We met up with Danny Ashok who plays Humayun in Guards at the Taj to ask him about his experiences of the play and preparing for it.
What attracted you to Guards at the Taj as an actor?
I think with any piece of work you look at various things that could interest you in taking it on. I first read this play in 2015 after auditioning for a production of it in San Diego and loved it then. I was unsuccessful in getting the part on that occasion, I’m sure for a litany of reasons, and looking back on it now I actually don’t think I was ready to take it on back then. Two years later, the script lands back on my lap. Bizarrely it felt like it was meant to be and that, as an actor, I was more able and ready to take a role like this on.
The prospect of working with director Jamie Lloyd really appealed to me. The chance to work on a show as a lead character gratified my own ego. And the challenge of the play being a two hander certainly made me think that it would be an experience to learn from. The fact that the show is at the Bush Theatre was also a factor as I loved working there a few years ago.
In terms of the play itself, Rajiv Joseph has put together a story that would be hard for any actor to say no to. It’s hilarious and heartfelt in equal measures. Rajiv has really achieved something special in the sense that the play covers several genres and emotions all at once but somehow doesn’t feel contrived when it drifts from one form to the other. And the prospect of conveying that to an audience and have them feel for the characters was a challenge that also appealed to me.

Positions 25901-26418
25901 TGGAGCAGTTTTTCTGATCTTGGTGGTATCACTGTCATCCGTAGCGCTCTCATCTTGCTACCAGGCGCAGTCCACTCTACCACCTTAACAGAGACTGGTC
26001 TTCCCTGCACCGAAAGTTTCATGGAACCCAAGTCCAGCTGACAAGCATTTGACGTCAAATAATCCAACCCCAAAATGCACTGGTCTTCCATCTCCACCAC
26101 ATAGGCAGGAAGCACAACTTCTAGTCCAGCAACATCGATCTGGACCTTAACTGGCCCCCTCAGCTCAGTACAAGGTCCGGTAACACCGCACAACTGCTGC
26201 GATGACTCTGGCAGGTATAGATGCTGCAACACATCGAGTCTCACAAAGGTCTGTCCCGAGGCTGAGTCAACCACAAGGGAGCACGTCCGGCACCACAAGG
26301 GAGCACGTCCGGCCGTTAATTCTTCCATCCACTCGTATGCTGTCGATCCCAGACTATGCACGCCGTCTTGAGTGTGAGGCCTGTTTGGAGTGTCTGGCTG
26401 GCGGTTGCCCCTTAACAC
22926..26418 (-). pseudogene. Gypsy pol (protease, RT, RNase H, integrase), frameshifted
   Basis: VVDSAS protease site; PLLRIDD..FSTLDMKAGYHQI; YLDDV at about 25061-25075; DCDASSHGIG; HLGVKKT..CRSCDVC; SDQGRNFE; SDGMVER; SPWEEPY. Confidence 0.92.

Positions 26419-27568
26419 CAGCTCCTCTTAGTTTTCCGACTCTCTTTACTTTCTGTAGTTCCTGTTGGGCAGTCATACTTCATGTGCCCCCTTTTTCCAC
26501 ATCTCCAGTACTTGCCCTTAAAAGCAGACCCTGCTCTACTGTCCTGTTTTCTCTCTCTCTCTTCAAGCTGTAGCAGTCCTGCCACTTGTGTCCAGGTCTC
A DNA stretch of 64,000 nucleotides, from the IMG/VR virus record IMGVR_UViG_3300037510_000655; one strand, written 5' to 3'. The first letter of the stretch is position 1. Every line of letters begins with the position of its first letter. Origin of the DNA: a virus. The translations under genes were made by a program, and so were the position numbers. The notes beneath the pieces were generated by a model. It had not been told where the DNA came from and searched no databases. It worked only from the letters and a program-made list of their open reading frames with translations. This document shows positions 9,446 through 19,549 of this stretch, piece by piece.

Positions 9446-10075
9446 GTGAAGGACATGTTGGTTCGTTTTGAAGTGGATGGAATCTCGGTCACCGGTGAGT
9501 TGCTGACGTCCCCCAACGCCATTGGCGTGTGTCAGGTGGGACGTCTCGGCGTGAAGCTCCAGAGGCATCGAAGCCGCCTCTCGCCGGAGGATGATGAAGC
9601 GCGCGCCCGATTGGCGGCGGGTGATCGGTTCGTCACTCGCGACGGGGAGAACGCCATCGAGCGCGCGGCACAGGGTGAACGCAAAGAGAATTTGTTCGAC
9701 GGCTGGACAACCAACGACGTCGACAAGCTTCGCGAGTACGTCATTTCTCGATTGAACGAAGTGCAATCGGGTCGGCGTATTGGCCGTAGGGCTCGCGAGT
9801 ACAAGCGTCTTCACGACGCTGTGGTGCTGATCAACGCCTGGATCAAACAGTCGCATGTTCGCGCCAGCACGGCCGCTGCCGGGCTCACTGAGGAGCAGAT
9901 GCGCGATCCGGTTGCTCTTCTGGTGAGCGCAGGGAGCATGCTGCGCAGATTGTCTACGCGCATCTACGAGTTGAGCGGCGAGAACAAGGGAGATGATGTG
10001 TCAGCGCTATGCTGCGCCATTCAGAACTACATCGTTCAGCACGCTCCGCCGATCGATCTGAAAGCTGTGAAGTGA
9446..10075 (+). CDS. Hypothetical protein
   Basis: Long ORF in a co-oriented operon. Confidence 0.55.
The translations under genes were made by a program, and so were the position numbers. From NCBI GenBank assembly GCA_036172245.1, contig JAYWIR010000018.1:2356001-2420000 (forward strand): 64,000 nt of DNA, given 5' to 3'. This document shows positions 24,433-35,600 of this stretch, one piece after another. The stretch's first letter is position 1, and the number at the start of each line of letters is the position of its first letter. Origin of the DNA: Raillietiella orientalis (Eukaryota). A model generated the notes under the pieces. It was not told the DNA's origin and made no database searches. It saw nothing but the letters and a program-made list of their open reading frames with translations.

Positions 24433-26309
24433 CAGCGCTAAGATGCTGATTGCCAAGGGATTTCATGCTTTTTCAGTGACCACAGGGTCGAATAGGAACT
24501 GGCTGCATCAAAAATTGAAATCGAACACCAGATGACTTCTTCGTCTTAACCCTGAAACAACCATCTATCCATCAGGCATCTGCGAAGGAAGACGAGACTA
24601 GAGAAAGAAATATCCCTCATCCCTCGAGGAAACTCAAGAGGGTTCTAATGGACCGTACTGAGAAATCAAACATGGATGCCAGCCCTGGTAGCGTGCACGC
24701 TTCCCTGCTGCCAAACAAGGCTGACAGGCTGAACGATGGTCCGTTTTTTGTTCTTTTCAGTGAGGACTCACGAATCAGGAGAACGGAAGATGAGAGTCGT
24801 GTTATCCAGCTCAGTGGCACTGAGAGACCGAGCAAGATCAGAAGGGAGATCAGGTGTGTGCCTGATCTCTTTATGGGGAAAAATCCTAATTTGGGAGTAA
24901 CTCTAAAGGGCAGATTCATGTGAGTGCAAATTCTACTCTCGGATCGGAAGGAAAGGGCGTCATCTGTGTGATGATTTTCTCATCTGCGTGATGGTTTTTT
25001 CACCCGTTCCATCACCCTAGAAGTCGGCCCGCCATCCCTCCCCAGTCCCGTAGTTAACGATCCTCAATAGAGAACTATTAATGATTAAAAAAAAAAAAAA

The play deals with questions of who has the privilege to access art and beauty. Do you feel that these themes are relevant in today’s modern world?
For sure. I suppose an easy example to go to would be that of theatre itself. I have plenty of friends who don’t go to the theatre because they feel like it’s inaccessible and simply out of reach and that may be down to the content of the shows or the price of tickets etc. It’s one of the reasons why it’s so important that a play as good as Guards is on at the Bush; it removes the stigma of it only being for a privileged audience and opens it up to people who normally wouldn’t think it their ‘thing’ to go see a play like this.
Does dealing with historical context in theatre change the way you approach a role?
Yes and no. On one hand the historical aspect and setting of a play may very well dictate the actions and attitudes of your character but at the same time with any part you are striving to find the humanity of the character first. You need to connect to them as people and find the similarities and/or differences from you as a person and that in turn ultimately helps you connect to the character.
What do you do to prepare for a role?
I can’t say that I have any step by step guide on how I prepare for a role but, as mentioned above, finding something to connect myself with the character is always an important thing to me and allows me to find some level of truth and understanding with what the character does. Another thing I ensure is that I have an open mind during the rehearsal process. It’s about collaborating, having fun, playing with different ideas and working together to tell the story as it deserves to be told.